Eagle Lake, Mount Desert Island, Maine
July 14, 2015, 2:06 AM
This spherical panorama was taken on one of the carriage roads that goes around Eagle Lake on Mount Desert Island, July 14, 2015, 2:06 AM during a night photography workshop that I co-instructed with Mike Taylor and Vincent Lawrence. I positioned myself in the middle of the road where I would get a good reflection of trees on both sides. While I was setting up this shot a beaver crossed the road, bumped my tripod leg, and made a horrific splash on the other side. I’m not sure who was more startled at the brief encounter!
The Milky Way arcs straight overhead at this time of year and hour, with alternating green and purple air glow. The Andromeda galaxy is visible to the north east over the light pollution of Bar Harbor.
I shot two spheres of different exposures—one for the sky and one for the ground—and blended them via luminosity masks in Photoshop before stitching with PTGui Pro. The tripod was removed from the nadir afterward in Photoshop. I’ll be teaching how to do all this in an upcoming May workshop in Acadia: http://galleries.aaronpriestphoto.com/Workshops
Camera settings: 10.5mm, f/2.8, ISO 5000, 30 seconds for the sky and 120 seconds for the ground.
Stitching data: 1 row of 7 photos plus a dedicated zenith for each exposure, as well as a dark frame of each exposure. I wanted a lot of overlap to compensate for the softness of the 10.5mm fisheye around the edges. The finished panorama is 65MP, this image is a 3:1 crop out of the middle.
Equipment used: Nikon D810, Nikon 10.5mm f/2.8 fisheye (lens hood shaved off for full frame use), Panoneed robotic head, Promote Control, and Really Right Stuff TVC-34L tripod w/ leveling base. Dark frame subtraction with Pixel Fixer, RAW conversion in Lightroom, exposure blended with Photoshop, stitched with PTGui Pro, and planned with my favorite app PhotoPills.
Before shooting the entire sphere with a 10.5mm fisheye, I took a test shot at 14mm from underneath the trees around midnight. I really liked this composition of the Milky Way reflecting in Eagle Lake over the Bubbles in the distance with the tree branches overhead. I used f/2.8, ISO 6400, 25 seconds for the Milky Way and f/2.8, ISO 2500, 400 seconds for the ground and trees.
Blending and masking such a bright ground exposure through trees and leaves against the sky is a challenging task, especially with a slight breeze on the leaves. I've been developing some new masking and blending techniques to teach at upcoming workshops, and this was good testing material! I added a slight Orton glow to the final image.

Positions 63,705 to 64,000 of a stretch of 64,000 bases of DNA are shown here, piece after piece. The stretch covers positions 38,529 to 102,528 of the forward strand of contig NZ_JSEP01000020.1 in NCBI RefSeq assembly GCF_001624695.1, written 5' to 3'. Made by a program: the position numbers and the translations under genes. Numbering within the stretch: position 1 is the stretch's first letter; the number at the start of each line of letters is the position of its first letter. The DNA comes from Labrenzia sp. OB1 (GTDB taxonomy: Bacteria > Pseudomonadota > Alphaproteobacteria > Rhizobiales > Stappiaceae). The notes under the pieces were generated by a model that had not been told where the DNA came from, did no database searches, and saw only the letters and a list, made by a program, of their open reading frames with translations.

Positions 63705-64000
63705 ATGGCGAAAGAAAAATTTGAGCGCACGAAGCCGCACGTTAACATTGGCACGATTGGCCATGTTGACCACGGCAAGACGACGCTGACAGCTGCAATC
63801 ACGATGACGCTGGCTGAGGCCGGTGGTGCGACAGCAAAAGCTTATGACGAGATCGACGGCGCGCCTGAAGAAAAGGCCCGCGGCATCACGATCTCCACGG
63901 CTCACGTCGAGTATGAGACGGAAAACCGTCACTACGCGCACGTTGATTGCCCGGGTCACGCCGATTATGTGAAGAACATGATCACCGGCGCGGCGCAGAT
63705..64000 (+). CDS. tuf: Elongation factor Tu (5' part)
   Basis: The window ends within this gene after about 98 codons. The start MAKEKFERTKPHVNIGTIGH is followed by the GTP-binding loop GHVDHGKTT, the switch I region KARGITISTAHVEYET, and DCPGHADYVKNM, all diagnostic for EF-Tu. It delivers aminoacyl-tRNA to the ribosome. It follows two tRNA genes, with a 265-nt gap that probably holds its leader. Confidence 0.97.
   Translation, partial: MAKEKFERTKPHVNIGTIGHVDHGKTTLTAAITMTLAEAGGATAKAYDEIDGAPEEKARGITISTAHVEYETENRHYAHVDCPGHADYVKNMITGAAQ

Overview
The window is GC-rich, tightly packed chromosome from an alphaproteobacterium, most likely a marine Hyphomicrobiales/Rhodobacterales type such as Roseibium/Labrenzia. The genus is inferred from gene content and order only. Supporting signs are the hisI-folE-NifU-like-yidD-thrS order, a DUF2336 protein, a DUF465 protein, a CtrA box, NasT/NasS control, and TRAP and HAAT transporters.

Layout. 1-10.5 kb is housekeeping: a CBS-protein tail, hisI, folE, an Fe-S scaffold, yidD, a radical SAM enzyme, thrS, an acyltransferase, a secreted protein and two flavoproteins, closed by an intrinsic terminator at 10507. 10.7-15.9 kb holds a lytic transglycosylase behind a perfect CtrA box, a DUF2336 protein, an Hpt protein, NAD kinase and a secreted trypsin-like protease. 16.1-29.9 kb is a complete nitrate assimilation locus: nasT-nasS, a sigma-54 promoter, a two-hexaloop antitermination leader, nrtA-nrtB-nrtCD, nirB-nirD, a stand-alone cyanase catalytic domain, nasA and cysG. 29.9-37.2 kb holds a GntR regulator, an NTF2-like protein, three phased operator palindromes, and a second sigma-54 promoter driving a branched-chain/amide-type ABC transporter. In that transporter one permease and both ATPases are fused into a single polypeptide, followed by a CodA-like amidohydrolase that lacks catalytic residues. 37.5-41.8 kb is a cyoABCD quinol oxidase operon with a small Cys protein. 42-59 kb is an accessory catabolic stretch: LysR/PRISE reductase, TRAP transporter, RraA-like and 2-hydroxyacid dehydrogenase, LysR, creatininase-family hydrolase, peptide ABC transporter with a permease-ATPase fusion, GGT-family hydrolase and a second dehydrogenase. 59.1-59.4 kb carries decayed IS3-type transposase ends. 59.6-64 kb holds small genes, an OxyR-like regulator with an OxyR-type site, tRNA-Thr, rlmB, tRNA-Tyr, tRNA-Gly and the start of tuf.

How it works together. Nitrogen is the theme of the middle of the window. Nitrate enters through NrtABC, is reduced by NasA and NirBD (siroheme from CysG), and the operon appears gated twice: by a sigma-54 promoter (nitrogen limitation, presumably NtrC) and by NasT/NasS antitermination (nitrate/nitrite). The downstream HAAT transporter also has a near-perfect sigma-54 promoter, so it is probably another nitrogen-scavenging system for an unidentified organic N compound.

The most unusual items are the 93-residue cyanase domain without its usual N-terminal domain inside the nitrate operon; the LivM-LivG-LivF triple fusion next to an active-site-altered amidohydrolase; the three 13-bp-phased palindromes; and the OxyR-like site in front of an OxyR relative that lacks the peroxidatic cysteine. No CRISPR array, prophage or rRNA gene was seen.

Here are some examples of the sky, ground, and final blended exposures:
I have often mentioned using Pixel Fixer to remove hot pixels due to sensor heat on long exposures. This evening was a good example as it was quite warm and humid. The software is for Windows only and works with a limited list of cameras, but the advantage is that it will work on RAW files instead of TIFFs or JPEGs. I use it before editing the RAW files in Lightroom.
To capture my dark frames, I simply shoot the same ISO/shutter combination at f/22 with the lens cap on and viewfinder eyepiece closed (or covered) to avoid any outside light. I apply these dark frames to the rest of the images in Pixel Fixer's batch mode for each shutter/ISO combination that I shot through the night, which is incredibly useful for timelapses and panoramas to avoid the long gap between photos that the in-camera Long Exposure Noise Reduction feature requires.
Note: this does nothing for the random noise that high ISOs create, it is only for removing the more static hot pixels that long exposures create when the sensor heats up, which can happen at any ISO–even long exposures during the day with a 10-stop ND filter. They seem to build up with use/age on older sensors too. You can force many cameras to re-map hot pixels in their firmware by shooting a several minute exposure to warm the sensor up, then immediately self-cleaning the sensor in the menu twice in rapid succession (before going to any other menu options). There seems to be an undocumented algorithm on when this will work though, likely based on the last time the firmware was updated and how long it has been since the last remapping.
Here is a before/after example of the lower right corner of the above photo. This is the long exposure of the ground taken at ISO 2500 for 400 seconds:
Check out the "little planet" stereographic projection and 220° fisheye view from the same spherical panorama down below, and feel free to leave any comments or re-share this article!